LE Brief: No Known Threats To Superbowl

On Tuesday, federal, local, and NFL officials held a press conference to address the security measures for Super Bowl LVII. The Department of Homeland Security (DHS) has given the Super Bowl its highest risk designation level, SEAR 1, which requires the most resources. The game will be played on February 12th at the State Farm Stadium in Glendale, Arizona, where the Kansas City Chiefs will square off against the Philadelphia Eagles.

DHS Secretary Alejandro N. Mayorkas has designated U.S. Immigration and Customs Enforcement Homeland Security Investigations (HSI) Special Agent in Charge Scott Brown as the lead federal coordinator. A range of federal and local partners, including the Center for Countering Weapons of Mass Destruction Office, Cyber Security and Infrastructure Security Agency, Federal Emergency Management Agency, Federal Protective Service, Transportation Security Administration, U.S. Coast Guard, U.S. Customs and Border Protection, and the United States Secret Service, are working together to address potential threats to the public, NFL, and Phoenix area.

HSI and its partners have been working for over a year to ensure the safety and security of the Super Bowl. This includes investigations into counterfeit merchandise and operations such as Operation Team Player, an ongoing effort to crack down on the illegal importation of counterfeit sports apparel and merchandise.

Over 40 federal, state, and local law enforcement agencies are involved in the security effort, with about 800 federal personnel in the Phoenix area. Many undercover officers are in place to monitor crimes, including human trafficking. A no-drone zone and a no-fly zone will be in place around Glendale on game day.

The U.S. Department of Homeland Security is taking extra precautions to ensure the safety of the public during Super Bowl LVII. Personnel from the Countering Weapons of Mass Destruction Office have deployed their equipment to detect and prevent any nuclear, biological, or chemical threats. Secretary Mayorkas went on to say that these measures have been put in place to make sure that the air is safe and secure.

HSI Arizona, along with its partners, is committed to stopping any illegal activity that may pose a threat to public safety. This includes working to prevent the illicit importation, manufacture, and sale of counterfeit goods and pirated content that violates copyrights and trademarks. The IPR Center leads coordinated efforts with multiple federal and international partners to target contraband that negatively impacts the economy and poses health and safety hazards to the public.

Additionally, more than 40 federal, state, and local law enforcement agencies, including about 800 federal personnel, are a part of the security effort in the Phoenix area. Many undercover officers are in place to monitor crimes, including human trafficking. Public safety officials will monitor Super Bowl activity with a physical presence and in cyberspace to fend off potential threats.

A no-fly zone will be in place around Glendale on game day to prevent any unauthorized drone activity.

The National Nuclear Security Administration (NNSA), a division of the U.S. Department of Energy, takes several measures to ensure the safety of large-scale events like the Super Bowl. One of the measures is a helicopter survey that is conducted weeks before the event. The helicopters are equipped with two radiation detectors, which help to survey the background radiation on the ground.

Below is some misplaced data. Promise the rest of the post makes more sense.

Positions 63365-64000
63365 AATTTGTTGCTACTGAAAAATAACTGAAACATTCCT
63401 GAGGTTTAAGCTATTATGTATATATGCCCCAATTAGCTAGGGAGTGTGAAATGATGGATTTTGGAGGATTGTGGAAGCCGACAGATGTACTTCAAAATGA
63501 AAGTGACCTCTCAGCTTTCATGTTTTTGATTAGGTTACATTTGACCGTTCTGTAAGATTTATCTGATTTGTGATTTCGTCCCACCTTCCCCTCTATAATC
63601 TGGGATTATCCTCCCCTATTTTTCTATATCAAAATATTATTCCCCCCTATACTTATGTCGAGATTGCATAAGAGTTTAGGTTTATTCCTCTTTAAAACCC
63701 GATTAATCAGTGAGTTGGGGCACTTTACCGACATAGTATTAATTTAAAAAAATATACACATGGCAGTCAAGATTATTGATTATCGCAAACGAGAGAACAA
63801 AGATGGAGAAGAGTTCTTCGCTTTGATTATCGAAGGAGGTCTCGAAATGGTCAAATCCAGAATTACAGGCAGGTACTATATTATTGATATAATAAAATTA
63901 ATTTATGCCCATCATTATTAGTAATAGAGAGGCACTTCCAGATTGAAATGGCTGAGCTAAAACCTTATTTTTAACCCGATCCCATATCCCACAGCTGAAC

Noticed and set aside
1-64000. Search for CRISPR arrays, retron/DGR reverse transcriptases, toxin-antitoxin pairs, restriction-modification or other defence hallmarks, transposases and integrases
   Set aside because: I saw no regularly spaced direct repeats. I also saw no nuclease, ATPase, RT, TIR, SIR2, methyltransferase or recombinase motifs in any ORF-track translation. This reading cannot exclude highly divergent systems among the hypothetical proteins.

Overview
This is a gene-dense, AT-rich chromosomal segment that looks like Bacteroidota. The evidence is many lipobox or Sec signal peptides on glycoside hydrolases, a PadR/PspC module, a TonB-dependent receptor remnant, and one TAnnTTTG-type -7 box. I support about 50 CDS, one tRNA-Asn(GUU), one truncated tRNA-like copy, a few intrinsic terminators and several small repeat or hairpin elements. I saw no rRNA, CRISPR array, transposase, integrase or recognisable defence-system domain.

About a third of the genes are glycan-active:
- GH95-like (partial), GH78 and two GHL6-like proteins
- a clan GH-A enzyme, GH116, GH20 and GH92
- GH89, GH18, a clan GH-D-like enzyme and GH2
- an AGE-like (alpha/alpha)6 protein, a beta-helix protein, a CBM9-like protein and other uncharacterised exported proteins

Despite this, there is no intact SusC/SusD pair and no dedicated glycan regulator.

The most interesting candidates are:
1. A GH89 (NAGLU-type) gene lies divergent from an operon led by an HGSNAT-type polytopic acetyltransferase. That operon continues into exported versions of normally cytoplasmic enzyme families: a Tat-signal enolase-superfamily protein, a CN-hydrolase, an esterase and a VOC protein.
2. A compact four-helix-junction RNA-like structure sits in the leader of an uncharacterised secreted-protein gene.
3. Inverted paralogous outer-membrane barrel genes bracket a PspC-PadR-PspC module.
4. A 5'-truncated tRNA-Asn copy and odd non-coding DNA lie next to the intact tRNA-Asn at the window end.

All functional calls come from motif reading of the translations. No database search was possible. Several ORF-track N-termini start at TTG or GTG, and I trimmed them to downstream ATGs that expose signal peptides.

During the survey, the helicopters fly low and slow in a grid pattern to provide a higher resolution of the data. The data collected is used in case of a threat or attack during the event. The NNSA takes note of any radioactive material and investigates to ensure that the material is being used for legitimate and legal purposes. If anything suspicious is detected, the NNSA works with local and federal law enforcement to take over the situation.

In addition to the helicopter survey, the NNSA staff works with law enforcement on the ground to conduct sweeps just weeks before the Super Bowl. The NNSA ensures that all security measures are part of the normal operations to prepare for major public events, and there is no need for alarm. According to Daniel Haber, a scientist with the NNSA, this is just one of the many steps taken to prepare for a safe and secure Super Bowl.

Although the NFL has stated that there are no known specific or credible threats to the game or related events, security remains a top priority. Law enforcement will deploy the most advanced technology in the security world to ensure the safety of all those attending Super Bowl LVII.

The NFL’s security officer, Lanier, stated that law enforcement will use the most advanced technology in the security world to provide a safe and welcoming environment for the public. However, she did not elaborate on the specifics of the technology.

“An event like this is safe and secure because everyone works together—federal, state, local, tribal, law enforcement, fire personnel and emergency responders,” stated Secretary Mayorkas at the news conference.

Public safety officials will monitor Super Bowl activity both physically and in cyberspace to fend off potential threats. The U.S. Navy will conduct a flyover of State Farm Stadium during the national anthem, with female aviators as part of the formation to commemorate 50 years of women flying for that branch of the armed forces.


Pesach “Pace” Lattin is the original hacker. At 10 years old he took his parents original 8088 XT computer and took it apart and was told that he had to put it together. It took him a few days to figure it out, but within a year he was building computers himself. He also spent much of his time selling computer game copies to his friends at school – making a nice little profit.

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